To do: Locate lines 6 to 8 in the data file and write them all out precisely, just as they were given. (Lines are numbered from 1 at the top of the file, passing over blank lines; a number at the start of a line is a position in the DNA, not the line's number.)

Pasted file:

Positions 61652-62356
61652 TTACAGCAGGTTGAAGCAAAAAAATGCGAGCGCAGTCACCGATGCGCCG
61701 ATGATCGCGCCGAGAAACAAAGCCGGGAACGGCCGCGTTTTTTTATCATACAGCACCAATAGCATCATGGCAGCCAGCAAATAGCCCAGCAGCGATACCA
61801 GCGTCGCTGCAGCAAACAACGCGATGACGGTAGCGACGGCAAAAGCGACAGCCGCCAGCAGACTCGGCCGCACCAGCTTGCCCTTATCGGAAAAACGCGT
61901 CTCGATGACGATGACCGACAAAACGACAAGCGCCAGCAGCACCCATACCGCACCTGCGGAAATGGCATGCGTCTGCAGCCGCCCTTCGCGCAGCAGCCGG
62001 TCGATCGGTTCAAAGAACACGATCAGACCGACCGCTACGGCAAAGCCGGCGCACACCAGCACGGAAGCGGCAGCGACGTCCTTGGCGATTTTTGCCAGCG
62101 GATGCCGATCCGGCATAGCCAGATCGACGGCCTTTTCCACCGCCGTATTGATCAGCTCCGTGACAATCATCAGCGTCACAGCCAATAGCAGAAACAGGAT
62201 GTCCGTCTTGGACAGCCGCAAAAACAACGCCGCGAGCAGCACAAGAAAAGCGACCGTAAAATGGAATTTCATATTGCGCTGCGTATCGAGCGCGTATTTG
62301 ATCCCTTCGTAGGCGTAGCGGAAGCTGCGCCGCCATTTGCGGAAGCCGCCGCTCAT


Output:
62001 TCGATCGGTTCAAAGAACACGATCAGACCGACCGCTACGGCAAAGCCGGCGCACACCAGCACGGAAGCGGCAGCGACGTCCTTGGCGATTTTTGCCAGCG
62101 GATGCCGATCCGGCATAGCCAGATCGACGGCCTTTTCCACCGCCGTATTGATCAGCTCCGTGACAATCATCAGCGTCACAGCCAATAGCAGAAACAGGAT
62201 GTCCGTCTTGGACAGCCGCAAAAACAACGCCGCGAGCAGCACAAGAAAAGCGACCGTAAAATGGAATTTCATATTGCGCTGCGTATCGAGCGCGTATTTG